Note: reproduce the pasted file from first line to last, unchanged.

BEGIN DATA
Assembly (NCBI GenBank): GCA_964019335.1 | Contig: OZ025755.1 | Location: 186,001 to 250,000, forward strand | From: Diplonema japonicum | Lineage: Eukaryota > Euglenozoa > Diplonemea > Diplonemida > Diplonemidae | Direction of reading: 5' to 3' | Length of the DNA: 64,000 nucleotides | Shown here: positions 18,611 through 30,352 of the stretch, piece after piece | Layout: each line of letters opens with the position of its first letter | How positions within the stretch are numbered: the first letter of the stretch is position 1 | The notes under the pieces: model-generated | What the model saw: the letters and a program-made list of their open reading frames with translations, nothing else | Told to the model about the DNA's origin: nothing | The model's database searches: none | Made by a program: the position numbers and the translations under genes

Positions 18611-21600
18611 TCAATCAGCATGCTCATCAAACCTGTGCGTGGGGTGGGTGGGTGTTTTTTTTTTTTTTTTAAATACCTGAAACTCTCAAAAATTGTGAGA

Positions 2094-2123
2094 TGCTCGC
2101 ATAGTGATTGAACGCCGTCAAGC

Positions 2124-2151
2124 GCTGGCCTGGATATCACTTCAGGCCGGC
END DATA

Assembly (NCBI GenBank): GCA_964019335.1 | Contig: OZ025755.1 | Location: 186,001 to 250,000, forward strand | From: Diplonema japonicum | Lineage: Eukaryota > Euglenozoa > Diplonemea > Diplonemida > Diplonemidae | Direction of reading: 5' to 3' | Length of the DNA: 64,000 nucleotides | Shown here: positions 18,611 through 30,352 of the stretch, piece after piece | Layout: each line of letters opens with the position of its first letter | How positions within the stretch are numbered: the first letter of the stretch is position 1 | The notes under the pieces: model-generated | What the model saw: the letters and a program-made list of their open reading frames with translations, nothing else | Told to the model about the DNA's origin: nothing | The model's database searches: none | Made by a program: the position numbers and the translations under genes

Positions 18611-21600
18611 TCAATCAGCATGCTCATCAAACCTGTGCGTGGGGTGGGTGGGTGTTTTTTTTTTTTTTTTAAATACCTGAAACTCTCAAAAATTGTGAGA

Positions 2094-2123
2094 TGCTCGC
2101 ATAGTGATTGAACGCCGTCAAGC

Positions 2124-2151
2124 GCTGGCCTGGATATCACTTCAGGCCGGC